There is a pervasive urban myth in email marketing that continues to haunt program managers and hamper results: the bigger the list, the better the results. A large list with a substantial growth rate is hard for marketing VPs to resist, which leads to pressure on the email team to push bigger numbers quarter on quarter. The list-size metric is simple to measure, easy to reference, and tempting to revere as an indicator of success. Unfortunately, an obsessive focus on a large list can have some major consequences for email program performance.
Brands with a fixation on list size and reach tend to be reluctant to do anything that negatively impacts the size of their contactable audience. This includes important list hygiene tactics like trimming out disengaged subscribers with prolonged patterns of inactivity. Brands that avoid culling inactives often experience a host of problems including increased bounce rates, the prevalence of recycled spam traps, inflated complaint rates, and accompanying deliverability problems.
Not only can the increased bounces, spam traps, and complaints damage inbox placement, mailbox providers like Microsoft and Gmail are increasingly focusing on subscriber engagement and inactivity as they determine where to place commercial mail. If marketers have a skewed balance of inactives, this can take a direct toll on inbox placement and reduce subscriber impressions.
Enter the Re-engagement Program
For marketers looking to retain as many subscribers as possible while addressing their inactive population, the introduction (or refinement) of a re-engagement program can help. By reaching out to subscribers prior to any inactivity cutoffs, marketers can help salvage some users and transition them back to the active list.
An effective re-engagement program—often called a “win-back campaign”—can pay off. According to Return Path’s 2018 Email Marketing Lookbook, winback messages saw a 20 percent read rate on average, indicating that these types of messages are often well received. What’s more, MailChimp found that inactives still drive ROI. While those considered inactive (at least six months without opening or clicking) only brought in about one-third the revenue of their active counterparts, the value in attempting to re-engage them is clear.
Getting Re-engagement Right
Since re-engagement series focus on subscribers who have already tuned out messages, it’s important to get the messaging and timing right. Emails should stand out in the inbox, offer a compelling reason to engage, and provide content that proves value and illustrates benefits to the subscribers.
Since these series are often set up as triggered campaigns, it’s essential to test each component of the message to ensure that it’s driving positive results. Consider testing subject lines, incentives, benefit descriptions and the like to find the combination that drives enhanced opens and clicks. In addition, experiment with different approaches. While some brands may benefit from re-engagement campaigns that explicitly speak to subscriber disengagement, others may benefit from special incentives and rewards. Check out this post on the Return Path blog for more ideas to create a top-notch re-engagement program.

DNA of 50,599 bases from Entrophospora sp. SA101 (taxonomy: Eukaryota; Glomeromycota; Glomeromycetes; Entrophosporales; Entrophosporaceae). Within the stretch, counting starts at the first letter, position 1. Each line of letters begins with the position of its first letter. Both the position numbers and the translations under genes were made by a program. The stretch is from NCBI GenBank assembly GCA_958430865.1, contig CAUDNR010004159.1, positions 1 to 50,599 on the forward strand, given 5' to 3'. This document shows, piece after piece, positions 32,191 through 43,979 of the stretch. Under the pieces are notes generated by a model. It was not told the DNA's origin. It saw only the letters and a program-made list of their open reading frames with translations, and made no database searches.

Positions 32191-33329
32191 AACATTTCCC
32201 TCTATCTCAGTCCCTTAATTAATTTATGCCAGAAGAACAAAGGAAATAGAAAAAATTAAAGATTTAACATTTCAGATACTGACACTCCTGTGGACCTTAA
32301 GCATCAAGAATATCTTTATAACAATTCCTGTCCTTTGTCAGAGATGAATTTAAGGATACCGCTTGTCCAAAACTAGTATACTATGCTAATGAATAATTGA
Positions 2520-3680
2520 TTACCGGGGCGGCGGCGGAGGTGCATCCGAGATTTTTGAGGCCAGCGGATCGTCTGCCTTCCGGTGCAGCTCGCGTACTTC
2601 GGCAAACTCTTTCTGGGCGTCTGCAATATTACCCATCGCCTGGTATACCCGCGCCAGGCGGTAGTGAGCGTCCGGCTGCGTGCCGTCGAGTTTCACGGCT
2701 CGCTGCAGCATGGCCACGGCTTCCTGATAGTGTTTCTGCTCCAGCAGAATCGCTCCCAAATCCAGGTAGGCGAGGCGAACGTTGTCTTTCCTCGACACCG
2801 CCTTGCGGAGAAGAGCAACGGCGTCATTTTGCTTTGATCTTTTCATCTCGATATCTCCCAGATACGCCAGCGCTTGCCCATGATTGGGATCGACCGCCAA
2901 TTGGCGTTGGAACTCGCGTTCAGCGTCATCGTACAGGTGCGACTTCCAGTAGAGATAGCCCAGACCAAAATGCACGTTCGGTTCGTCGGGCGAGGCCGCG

When it comes to determining the timing and cadence of re-engagement emails and the establishment of inactivity thresholds, brands should look to their data. Some of the brands I work with base these business decisions on inbox placement data and spam folder rates. More often than not, marketers will select an arbitrary threshold for when inactives should be removed from the file. While these approaches are better than foregoing inactive thresholds all together, cutoffs that fail to acknowledge subscriber engagement trends may be ineffective in bringing subscribers back to the program via re-engagement programs.
In a recent internal study, we analyzed the aggregated performance of 10 mid-sized retail brands. We found that approximately 23 percent of new subscribers churned from the list within the first three months. (For this study, we defined churn as subscribers that unsubscribed or were removed due to complaints or brand level suppressions.) Based on this finding, marketers need to shift their focus up in the lifecycle, working to re-engage subscribers as soon as a pattern begins to become established.
Marketers who are waiting 12 months or 24 months to acknowledge inactivity are likely too late to win back the majority of inactive subscribers. Consider implementing several different re-engagement campaigns, to help win back subscribers at various points in the customer lifecycle. In addition to late-stage re-engagement, introducing an early re-engagement series can help prevent tune out and attrition before it takes hold.
Mind the Roll-Out
For marketers who do not currently have inactive thresholds or an existing re-engagement program, be wary of how you launch your program. As noted earlier, mailbox providers keep a close eye on metrics like bounces, spam traps, complaints, and inactivity. If you mail to all inactives in one blast, you are going to drive the above-mentioned metrics through the roof, and raise some major red flags with mailbox providers.
Take a more cautious approach by testing the response rates of inactive subscribers and sending to small segments over time. You can read more about the perils of mailing to inactives or old addresses in this post on the Return Path blog.
This post originally appeared on Target Marketing.
Casey has a healthy fixation with helping marketers realize the potential of their email programs by addressing human needs, building better relationships, and ultimately driving improved results for the business. Her nine years of experience and obsession with evolving the email space helped land her a spot on ExpertSender’s list of “25 Email Geeks to Help You Get Your Geek On.”
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